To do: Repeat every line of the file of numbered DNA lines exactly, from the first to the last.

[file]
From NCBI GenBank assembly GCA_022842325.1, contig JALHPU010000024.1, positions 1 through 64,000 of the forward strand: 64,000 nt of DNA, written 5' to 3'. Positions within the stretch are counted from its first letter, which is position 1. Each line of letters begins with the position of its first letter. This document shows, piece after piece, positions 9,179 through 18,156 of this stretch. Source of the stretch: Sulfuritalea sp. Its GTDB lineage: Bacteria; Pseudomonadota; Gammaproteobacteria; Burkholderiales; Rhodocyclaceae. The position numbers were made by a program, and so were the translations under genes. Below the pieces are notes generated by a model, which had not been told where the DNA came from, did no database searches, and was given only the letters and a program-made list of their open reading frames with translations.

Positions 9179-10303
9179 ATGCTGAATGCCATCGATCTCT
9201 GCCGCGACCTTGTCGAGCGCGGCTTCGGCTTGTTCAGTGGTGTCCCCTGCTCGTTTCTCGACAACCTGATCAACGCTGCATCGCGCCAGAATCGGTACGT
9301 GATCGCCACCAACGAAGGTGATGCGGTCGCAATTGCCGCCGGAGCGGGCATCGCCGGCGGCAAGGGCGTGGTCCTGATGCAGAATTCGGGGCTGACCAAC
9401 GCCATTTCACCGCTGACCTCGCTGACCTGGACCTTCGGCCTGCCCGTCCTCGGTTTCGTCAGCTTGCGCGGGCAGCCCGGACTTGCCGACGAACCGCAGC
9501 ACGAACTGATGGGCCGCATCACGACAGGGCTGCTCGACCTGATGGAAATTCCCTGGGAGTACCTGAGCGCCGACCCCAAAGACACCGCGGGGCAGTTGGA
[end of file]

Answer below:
From NCBI GenBank assembly GCA_022842325.1, contig JALHPU010000024.1, positions 1 through 64,000 of the forward strand: 64,000 nt of DNA, written 5' to 3'. Positions within the stretch are counted from its first letter, which is position 1. Each line of letters begins with the position of its first letter. This document shows, piece after piece, positions 9,179 through 18,156 of this stretch. Source of the stretch: Sulfuritalea sp. Its GTDB lineage: Bacteria; Pseudomonadota; Gammaproteobacteria; Burkholderiales; Rhodocyclaceae. The position numbers were made by a program, and so were the translations under genes. Below the pieces are notes generated by a model, which had not been told where the DNA came from, did no database searches, and was given only the letters and a program-made list of their open reading frames with translations.

Positions 9179-10303
9179 ATGCTGAATGCCATCGATCTCT
9201 GCCGCGACCTTGTCGAGCGCGGCTTCGGCTTGTTCAGTGGTGTCCCCTGCTCGTTTCTCGACAACCTGATCAACGCTGCATCGCGCCAGAATCGGTACGT
9301 GATCGCCACCAACGAAGGTGATGCGGTCGCAATTGCCGCCGGAGCGGGCATCGCCGGCGGCAAGGGCGTGGTCCTGATGCAGAATTCGGGGCTGACCAAC
9401 GCCATTTCACCGCTGACCTCGCTGACCTGGACCTTCGGCCTGCCCGTCCTCGGTTTCGTCAGCTTGCGCGGGCAGCCCGGACTTGCCGACGAACCGCAGC
9501 ACGAACTGATGGGCCGCATCACGACAGGGCTGCTCGACCTGATGGAAATTCCCTGGGAGTACCTGAGCGCCGACCCCAAAGACACCGCGGGGCAGTTGGA